The laws of cricket tell the English love of compromise between a particular freedom and a general orderliness, or legality – Neville Cardus Nevertheless this world is an interesting place. In real politics the United States and its band of coo-coos on the other side of the sea say the moon is rising from the [...]

The Sundaytimes Sri Lanka

We drive and tell the others where to be – the Big Three doctrine


The laws of cricket tell the English love of compromise between a particular freedom and a general orderliness, or legality – Neville Cardus

Nevertheless this world is an interesting place. In real politics the United States and its band of coo-coos on the other side of the sea say the moon is rising from the East and it does…… least, as far as they are concerned. Since the day I can remember world politics, the scenario has been the same and the United Nations that they built to unite the world has been converted into their own market place where they sell their concocted doctrine. May be the rest of the brood have their own ideologies and inspirations, but in the main street of politics they only could travel, but do so only according to the rules laid down by the coo-coos co.

That was one of the main reasons that I chose to roll my pen in sport, where winning is also the ultimate goal, but, there is a reasonable quantum of fair play embedded in it. Then to be on the safer end of the sports politics, I indulged myself in the ‘gentlemen’s game, where the flannelled folks play the game over a cuppa on a summers day’.

Cricket always carries its own beauty that even inspired poets like Cardus. But how long it will remain in the same vein is the next life-size question – because I can feel that tight grip loosening with the precipice glaring below.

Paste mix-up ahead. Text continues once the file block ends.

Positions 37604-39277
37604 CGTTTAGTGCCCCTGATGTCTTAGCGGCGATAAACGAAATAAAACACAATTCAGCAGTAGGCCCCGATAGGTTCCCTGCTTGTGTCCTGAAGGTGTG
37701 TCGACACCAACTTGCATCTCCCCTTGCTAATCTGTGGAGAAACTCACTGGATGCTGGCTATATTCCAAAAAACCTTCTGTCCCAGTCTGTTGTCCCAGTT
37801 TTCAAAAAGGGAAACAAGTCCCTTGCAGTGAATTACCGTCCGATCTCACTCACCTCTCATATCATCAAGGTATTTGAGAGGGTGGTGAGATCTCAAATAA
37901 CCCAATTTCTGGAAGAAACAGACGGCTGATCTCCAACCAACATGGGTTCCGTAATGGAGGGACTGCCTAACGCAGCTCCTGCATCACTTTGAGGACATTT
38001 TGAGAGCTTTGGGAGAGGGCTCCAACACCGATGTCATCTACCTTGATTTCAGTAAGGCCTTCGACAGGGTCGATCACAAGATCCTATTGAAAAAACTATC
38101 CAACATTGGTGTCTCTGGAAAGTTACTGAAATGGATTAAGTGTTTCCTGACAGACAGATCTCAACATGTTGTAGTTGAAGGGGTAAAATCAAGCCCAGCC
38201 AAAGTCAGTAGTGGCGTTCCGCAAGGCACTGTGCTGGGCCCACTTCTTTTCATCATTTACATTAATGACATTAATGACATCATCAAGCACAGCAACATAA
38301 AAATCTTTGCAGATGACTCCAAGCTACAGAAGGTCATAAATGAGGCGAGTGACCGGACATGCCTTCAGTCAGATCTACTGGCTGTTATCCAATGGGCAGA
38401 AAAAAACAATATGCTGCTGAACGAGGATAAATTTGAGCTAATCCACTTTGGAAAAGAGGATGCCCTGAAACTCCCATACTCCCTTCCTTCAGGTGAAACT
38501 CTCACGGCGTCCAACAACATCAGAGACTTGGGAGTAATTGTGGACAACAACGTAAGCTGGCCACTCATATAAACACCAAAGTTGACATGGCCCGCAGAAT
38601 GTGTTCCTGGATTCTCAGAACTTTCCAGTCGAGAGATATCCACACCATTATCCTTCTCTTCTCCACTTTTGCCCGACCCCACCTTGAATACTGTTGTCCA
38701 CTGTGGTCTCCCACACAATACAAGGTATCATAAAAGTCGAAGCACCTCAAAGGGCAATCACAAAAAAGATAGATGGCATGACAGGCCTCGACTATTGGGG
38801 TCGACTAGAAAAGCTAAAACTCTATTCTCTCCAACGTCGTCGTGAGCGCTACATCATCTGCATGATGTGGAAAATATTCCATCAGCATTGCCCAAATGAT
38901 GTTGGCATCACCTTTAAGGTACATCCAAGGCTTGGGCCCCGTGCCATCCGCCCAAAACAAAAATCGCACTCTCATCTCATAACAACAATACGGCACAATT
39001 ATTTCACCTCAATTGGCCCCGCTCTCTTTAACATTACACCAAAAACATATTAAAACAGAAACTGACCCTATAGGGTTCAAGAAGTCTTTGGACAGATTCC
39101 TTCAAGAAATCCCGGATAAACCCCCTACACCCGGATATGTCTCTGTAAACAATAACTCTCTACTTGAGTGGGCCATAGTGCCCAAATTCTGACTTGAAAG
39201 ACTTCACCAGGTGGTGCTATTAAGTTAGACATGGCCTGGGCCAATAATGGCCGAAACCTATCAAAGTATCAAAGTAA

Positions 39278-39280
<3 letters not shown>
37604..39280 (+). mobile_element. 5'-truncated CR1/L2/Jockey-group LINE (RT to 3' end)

Yes, from a summer’s game in the Somersets of England, the game of cricket was brought along with the building of the empire where the sun never set. Yes, it was a part of subjugation. Yet, the people in countries like India and Sri Lanka took it into their veins as if it was an ideology that was set in motion with them in mind. Then when the subjugators carved out West Pakistan and East Pakistan – later Pakistan and Bangladesh — it became four countries. But the passion for the game of cricket in this terrain remains the same. Though the bails were burned in the 1800s, the urn lived on and the game blossomed and then graduated from the flannels to the pajamas. I still feel some of these pajamas they wear nowadays make cricketers look more foolish than the so-called flannelled fools.
From the pajamas the game condensed itself to a miniature free-for-all called T-20. Taking deep root in people-heavy India, T-20 brought in the gold in the guise of the IPL and the rest of the world’ s cricketers and administrators became a shameless bunch of prospectors — craving for the IPL gold.

At this juncture for India which lived with its neighbours for ions the status was not enough. India became the one-eyed jack in the land of the blind — at least it came under that definition with the new gotten wealth. So India packed its bags and moved in with the Urn brothers — Australia and England – the original gun slingers down the cricketing alley.